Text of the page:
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ARS Home » Plains Area » Fargo, North Dakota » Edward T. Schafer Agricultural Research Center » Cereal Crops Research » Research » Publications at this Location » Publication #285494

Research Project: Enhancement of Hard Spring Wheat, Durum, and Oat Quality

Location: Cereal Crops Research

Title: Variability in Arabinoxylan, Xylanase activity and Xylanase inhibitor levels in hard spring wheat

Author
item Mendis, Mihiri - North Dakota State University
item Ohm, Jae-bom
item Delcour, Jan - Katholieke University
item Gebruers, Kurt - Katholieke University
item Meinhardt, Steven - North Dakota State University
item Simsek, Senay - North Dakota State University

Submitted to: Cereal Chemistry
Publication Type: Peer Reviewed Journal
Publication Acceptance Date: 2/25/2013
Publication Date: 6/1/2013
Publication URL: http://handle.nal.usda.gov/10113/58102
Citation: Mendis, M., Ohm, J., Delcour, J., Gebruers, K., Meinhardt, S., Simsek, S. 2013. Variability in Arabinoxylan, Xylanase activity and Xylanase inhibitor levels in hard spring wheat. Cereal Chemistry. 90:240–248.

Interpretive Summary: Arabinoxylans (AX) are one of the primary components of dietary fibers in wheat. Xylanase is the name of enzymes which degrade arabinoxylans, and xylanase inhibitors are molecules that decrease xylanase activity. The AX, xylanase, and xylanase inhibitors have an important role in many cereal food processing applications. The variations in AX, apparent xylanase and apparent xylanase inhibition activities were investigated for six hard red and six hard white spring wheat genotypes grown at three locations in this research. Individual wheat genotypes showed largely different responses for total AX contents according to growing locations. For bran xylanase activity, genotypes also showed unstable responses to growing locations. Two types of xylanase inhibitors, Triticum aestivum xylanase inhibitor (TAXI) and xylanase inhibiting protein (XIP), were investigated in this research. Hard spring wheat genotypes showed more consistent variability in TAXI activity than XIP across growing locations. These results indicate that TAXI might be a stable parameter in segregating wheat genotypes with varying xylanase activity.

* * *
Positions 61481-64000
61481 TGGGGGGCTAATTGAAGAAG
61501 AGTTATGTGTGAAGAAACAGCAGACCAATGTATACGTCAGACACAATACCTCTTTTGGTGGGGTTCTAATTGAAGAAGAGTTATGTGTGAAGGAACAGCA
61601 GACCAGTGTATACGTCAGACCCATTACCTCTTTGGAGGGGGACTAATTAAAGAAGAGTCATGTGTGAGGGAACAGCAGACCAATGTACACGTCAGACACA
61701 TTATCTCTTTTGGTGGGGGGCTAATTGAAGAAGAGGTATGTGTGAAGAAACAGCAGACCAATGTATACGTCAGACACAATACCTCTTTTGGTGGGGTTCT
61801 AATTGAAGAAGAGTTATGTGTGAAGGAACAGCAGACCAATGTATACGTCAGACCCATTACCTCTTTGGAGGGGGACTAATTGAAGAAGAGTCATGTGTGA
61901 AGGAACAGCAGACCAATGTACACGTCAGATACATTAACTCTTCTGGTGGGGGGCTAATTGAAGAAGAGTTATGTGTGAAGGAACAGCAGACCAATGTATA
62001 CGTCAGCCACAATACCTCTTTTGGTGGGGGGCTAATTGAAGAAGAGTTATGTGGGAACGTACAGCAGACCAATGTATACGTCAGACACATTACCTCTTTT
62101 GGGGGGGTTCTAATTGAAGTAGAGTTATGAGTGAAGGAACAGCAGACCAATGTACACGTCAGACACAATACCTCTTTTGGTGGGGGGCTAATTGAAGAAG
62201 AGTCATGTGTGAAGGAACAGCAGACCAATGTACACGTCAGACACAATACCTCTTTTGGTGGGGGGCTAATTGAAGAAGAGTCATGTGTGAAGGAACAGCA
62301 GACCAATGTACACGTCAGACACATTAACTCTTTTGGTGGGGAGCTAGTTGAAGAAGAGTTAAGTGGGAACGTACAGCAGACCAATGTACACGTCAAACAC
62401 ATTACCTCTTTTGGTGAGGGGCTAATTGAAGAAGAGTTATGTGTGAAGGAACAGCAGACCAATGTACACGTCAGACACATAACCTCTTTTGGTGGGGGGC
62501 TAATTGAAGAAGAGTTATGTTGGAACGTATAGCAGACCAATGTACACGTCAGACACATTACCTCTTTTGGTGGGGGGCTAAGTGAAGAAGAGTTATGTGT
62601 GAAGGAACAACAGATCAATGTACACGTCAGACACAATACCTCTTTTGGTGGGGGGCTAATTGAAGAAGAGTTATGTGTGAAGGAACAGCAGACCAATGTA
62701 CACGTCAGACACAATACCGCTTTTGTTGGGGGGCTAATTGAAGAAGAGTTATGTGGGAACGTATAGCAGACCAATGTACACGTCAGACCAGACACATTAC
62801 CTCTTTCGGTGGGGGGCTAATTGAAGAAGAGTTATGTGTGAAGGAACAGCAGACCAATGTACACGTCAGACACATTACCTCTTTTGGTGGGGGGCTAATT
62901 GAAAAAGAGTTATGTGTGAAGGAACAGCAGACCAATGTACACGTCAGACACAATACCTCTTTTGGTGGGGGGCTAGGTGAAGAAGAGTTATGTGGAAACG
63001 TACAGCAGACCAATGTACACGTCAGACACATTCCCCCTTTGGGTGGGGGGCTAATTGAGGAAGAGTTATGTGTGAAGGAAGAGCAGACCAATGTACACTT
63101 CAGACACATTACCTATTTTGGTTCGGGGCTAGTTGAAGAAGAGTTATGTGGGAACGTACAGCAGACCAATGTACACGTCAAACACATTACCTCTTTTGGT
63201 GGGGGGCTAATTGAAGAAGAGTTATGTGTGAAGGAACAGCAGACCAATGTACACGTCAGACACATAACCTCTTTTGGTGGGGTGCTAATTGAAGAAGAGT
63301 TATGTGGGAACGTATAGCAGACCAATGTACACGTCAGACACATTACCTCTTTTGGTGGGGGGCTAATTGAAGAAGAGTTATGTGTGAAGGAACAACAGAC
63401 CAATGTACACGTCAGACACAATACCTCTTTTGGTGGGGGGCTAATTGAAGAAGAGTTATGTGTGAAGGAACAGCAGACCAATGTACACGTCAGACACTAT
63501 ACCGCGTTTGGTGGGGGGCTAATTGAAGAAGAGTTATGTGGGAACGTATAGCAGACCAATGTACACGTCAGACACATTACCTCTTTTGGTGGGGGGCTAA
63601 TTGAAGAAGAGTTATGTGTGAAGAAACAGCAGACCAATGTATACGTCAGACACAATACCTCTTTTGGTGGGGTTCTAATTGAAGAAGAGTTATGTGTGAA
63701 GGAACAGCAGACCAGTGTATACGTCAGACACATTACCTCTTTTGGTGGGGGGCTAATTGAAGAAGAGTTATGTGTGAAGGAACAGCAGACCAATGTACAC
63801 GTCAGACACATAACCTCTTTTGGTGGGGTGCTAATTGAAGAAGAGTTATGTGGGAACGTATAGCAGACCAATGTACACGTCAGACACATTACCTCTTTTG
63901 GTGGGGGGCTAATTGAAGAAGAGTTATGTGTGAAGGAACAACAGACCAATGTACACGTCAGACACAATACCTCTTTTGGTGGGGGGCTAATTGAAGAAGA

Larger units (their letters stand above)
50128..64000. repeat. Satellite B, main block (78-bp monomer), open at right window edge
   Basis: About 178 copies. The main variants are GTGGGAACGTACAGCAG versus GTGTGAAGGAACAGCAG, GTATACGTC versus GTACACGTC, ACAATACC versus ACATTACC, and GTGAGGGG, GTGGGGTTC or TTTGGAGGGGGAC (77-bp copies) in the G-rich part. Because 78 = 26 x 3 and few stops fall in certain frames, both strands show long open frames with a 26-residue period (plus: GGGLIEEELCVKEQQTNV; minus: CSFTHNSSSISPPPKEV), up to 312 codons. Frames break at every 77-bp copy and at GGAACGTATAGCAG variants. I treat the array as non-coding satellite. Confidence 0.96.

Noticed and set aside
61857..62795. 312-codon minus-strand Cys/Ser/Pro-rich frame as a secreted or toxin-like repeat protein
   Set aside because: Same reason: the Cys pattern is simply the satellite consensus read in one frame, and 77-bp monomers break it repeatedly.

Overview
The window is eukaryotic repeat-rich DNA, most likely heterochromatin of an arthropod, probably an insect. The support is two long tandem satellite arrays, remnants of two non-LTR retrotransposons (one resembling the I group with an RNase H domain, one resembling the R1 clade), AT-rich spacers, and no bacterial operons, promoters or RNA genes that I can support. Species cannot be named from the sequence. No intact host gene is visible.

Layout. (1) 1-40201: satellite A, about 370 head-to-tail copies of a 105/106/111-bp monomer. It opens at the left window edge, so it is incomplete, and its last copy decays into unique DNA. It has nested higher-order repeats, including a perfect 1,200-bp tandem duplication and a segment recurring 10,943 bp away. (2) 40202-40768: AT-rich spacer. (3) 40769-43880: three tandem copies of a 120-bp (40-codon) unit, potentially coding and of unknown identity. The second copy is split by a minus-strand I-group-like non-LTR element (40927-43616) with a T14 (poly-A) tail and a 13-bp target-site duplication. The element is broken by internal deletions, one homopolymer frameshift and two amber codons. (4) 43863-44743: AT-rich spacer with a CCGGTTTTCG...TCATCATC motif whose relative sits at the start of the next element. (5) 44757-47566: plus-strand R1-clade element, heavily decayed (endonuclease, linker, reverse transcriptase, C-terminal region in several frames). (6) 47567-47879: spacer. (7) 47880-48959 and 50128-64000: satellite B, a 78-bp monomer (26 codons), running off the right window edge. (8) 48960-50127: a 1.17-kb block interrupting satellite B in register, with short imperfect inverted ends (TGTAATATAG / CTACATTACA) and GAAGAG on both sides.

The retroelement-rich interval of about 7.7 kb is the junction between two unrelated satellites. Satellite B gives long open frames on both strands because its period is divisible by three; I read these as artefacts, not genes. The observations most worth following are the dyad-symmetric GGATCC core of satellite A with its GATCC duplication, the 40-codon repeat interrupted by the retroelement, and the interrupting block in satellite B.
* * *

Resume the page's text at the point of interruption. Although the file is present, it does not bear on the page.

Technical Abstract: Arabinoxylans (AX), xylanase, and xylanase inhibitors have an important role in many cereal food processing applications. The effect of genotype (G), growing location (L), and their interaction (G*L) on AX, apparent xylanase and apparent xylanase inhibition activities of Triticum aestivum xylanase inhibitor (TAXI) and xylanase inhibiting protein (XIP) was investigated for six hard red and six hard white spring wheat genotypes grown at three locations. Variability in total AX content was largely dependent on G*L. For bran xylanase activity, 25% of the variability could be attributed to G*L interaction. Genotype contributed 72% to the variability in TAXI activity and 39 % in XIP. These results indicate that TAXI might be a stable parameter in segregating wheat genotypes with varying xylanase activity.